In the fall, Tyler ISD students will get to enjoy a little tee time after school and perhaps even during PE.

That’s the plan as a groundbreaking ceremony was held Monday for The First Tee of Greater Tyler Learning Facility at Woldert Park.

Stacia Aylor, First Tee of Greater Tyler executive director, said she expects the facility to be completed in time for the organization to hold the Life Skills classes in the fall. First up will be a chipping green and a putting green, along with a driving/practice range. Plastic balls will be used at the driving range during Phase 1. Phase 2 of the facility, expected to be complete in 2020, will include netting around the driving/practice range, lighting for night activities and classroom facilities. With the addition of the netting, participants will be able to hit real golf balls.

In collaboration with the city of Tyler, The First Tee of Greater Tyler is constructing the learning facility on the corner of West 32nd Street and North Broadway Avenue as part of the Woldert Park system.

“Having a learning facility in north Tyler is a dream come true for the founding board members of the Greater Tyler chapter — Walter Wilhelmi, Michael Harrison and Nelson Clyde,” Christian Sarran, program director, said.

Sarran added the facility will be used to conduct Life Skills Experience Classes.

The First Tee centers on Nine Core Values: Honesty, Integrity, Sportsmanship, Respect, Confidence, Responsibility, Perseverance, Courtesy and Judgment. Also, it places emphasis on Nine Healthy Habits: Energy, Play, Safety, Vision, Mind, Family, Friends, School and Community.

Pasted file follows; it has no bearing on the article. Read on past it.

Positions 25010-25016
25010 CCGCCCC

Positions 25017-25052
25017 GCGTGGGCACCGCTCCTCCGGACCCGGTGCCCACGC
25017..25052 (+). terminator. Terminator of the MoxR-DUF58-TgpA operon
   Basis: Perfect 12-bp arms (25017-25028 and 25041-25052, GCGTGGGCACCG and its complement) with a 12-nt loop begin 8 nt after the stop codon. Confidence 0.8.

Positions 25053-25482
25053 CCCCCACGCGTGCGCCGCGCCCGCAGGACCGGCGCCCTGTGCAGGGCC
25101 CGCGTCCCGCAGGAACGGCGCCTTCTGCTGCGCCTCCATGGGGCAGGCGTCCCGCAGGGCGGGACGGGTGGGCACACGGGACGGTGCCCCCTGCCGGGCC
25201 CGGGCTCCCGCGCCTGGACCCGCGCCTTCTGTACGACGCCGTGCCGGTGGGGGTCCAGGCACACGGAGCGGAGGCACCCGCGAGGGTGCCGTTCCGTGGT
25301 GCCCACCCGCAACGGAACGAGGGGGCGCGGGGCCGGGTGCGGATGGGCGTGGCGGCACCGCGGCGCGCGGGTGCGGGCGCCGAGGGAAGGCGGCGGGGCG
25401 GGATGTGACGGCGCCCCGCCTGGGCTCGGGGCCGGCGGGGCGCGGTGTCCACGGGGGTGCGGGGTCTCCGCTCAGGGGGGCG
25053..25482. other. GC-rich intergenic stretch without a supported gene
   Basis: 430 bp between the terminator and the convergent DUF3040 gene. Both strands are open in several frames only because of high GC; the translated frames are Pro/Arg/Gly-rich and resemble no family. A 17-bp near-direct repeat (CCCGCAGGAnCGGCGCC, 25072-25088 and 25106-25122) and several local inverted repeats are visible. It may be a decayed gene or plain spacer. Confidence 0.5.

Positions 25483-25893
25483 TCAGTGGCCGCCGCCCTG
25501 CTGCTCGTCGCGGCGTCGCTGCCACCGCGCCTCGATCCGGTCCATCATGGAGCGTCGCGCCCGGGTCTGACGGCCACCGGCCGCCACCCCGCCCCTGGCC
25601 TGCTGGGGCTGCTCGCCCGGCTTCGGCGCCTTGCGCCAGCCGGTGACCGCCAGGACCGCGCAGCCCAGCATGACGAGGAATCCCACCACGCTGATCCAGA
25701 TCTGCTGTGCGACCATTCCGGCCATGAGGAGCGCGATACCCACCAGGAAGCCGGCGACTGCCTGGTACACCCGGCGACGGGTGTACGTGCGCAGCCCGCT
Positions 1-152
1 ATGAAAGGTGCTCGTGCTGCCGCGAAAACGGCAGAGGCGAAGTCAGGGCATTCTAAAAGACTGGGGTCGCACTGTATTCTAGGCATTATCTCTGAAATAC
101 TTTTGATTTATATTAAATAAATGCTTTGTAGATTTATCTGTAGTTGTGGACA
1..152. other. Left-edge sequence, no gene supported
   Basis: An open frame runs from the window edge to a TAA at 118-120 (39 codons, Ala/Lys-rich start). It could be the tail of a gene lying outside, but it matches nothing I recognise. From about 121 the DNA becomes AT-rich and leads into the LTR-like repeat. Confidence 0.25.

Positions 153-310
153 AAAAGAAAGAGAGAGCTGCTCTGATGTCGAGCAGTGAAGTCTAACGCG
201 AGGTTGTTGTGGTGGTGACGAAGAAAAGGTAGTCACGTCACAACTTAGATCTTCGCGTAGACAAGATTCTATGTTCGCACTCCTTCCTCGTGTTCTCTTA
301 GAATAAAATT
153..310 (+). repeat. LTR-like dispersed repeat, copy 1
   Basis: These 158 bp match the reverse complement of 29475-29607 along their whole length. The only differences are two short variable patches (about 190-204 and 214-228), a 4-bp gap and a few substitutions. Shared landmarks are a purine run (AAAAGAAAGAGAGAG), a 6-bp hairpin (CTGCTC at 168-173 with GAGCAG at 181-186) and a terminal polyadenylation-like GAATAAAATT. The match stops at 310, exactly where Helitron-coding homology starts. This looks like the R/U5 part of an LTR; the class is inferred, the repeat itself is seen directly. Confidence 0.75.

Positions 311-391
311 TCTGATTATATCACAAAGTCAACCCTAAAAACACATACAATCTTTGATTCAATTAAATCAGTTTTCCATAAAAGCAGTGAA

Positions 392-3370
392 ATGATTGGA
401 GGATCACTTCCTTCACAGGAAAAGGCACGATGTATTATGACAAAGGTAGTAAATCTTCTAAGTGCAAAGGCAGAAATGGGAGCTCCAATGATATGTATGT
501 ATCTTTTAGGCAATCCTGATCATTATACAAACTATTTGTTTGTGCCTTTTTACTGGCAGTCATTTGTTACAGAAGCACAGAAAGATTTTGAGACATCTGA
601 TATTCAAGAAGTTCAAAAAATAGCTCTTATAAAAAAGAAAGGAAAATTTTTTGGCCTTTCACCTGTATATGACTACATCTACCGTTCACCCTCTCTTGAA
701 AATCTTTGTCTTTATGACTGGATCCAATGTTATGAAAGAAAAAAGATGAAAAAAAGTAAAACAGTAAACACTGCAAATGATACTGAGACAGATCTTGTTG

What started as a concept to make golf more accessible to young people turned into an opportunity to help young people develop core values and learn life skills that are inherent in the game of golf, Harrison said.

Two students of the First Tee — Kyambria Acy, 13, and Kaitlyn Cabaniss, 17 — were on hand to watch Randy Stuart, president of the board of directors, and Sarran shovel the dirt.

“The First Tee is great,” said Acy, who will be an eighth-grader at Boulter Middle School in the fall. “I have enjoyed learning the great game of golf. It is fun and relaxing and you get to make friends.”

Acy has been involved in the program for seven years.

Cabaniss, who has been in the First Tee for six years, said it was exciting to see the beginning of the new project.

“The First Tee not only gives kids the opportunity to learn life skills, but also the chance to excel in the game of golf,” said Cabaniss, who will be a senior at Grace Community School. “Golf is challenging and it is fun to play.”

Sarran also thanked the Rainwater Foundation, the partnership with the Tyler Independent School District and volunteers.

The First Tee’s main programs over the last few years have been centered at Oak Hurst Golf Course in Bullard. With both locations available, they will now be able to provide youth development services to all communities of the Greater Tyler area.

With the Oak Hurst facility, the First Tee has reached out to students in Bullard, Jacksonville and Palestine areas, Aylor said.

Now, with the Woldert Park facility, students from Griffin, Caldwell and Bonner elementary schools may participate, Aylor said. She added Sarran is talking with other schools about becoming involved and perhaps using the physical education period to participate in the First Tee. The program is for young people ages 7 to 18.

The mission statement of The First Tee of Greater Tyler is to impact the lives of young people by providing educational programs that build character, instill life-enhancing values and promote healthy choices through the game of golf.

Aylor added school districts involved in the program include Tyler, Bullard, Whitehouse, Lindale, Palestine and the Promise Academy.

Sarran, who has been program director since the local chapter’s inception in 2011, said the First Tee is always in need of volunteers and coaches. He said it is not necessary to be a golfer to volunteer.

“If you enjoy helping children, this is perfect for you,” Sarran said.



Sports Editor

I am a native Tylerite and I grew up reading the Tyler Morning Telegraph and The Tyler Courier-Times. My parents took both the morning and afternoon papers. I came to work here 35 years ago at the age of 23, right after college.

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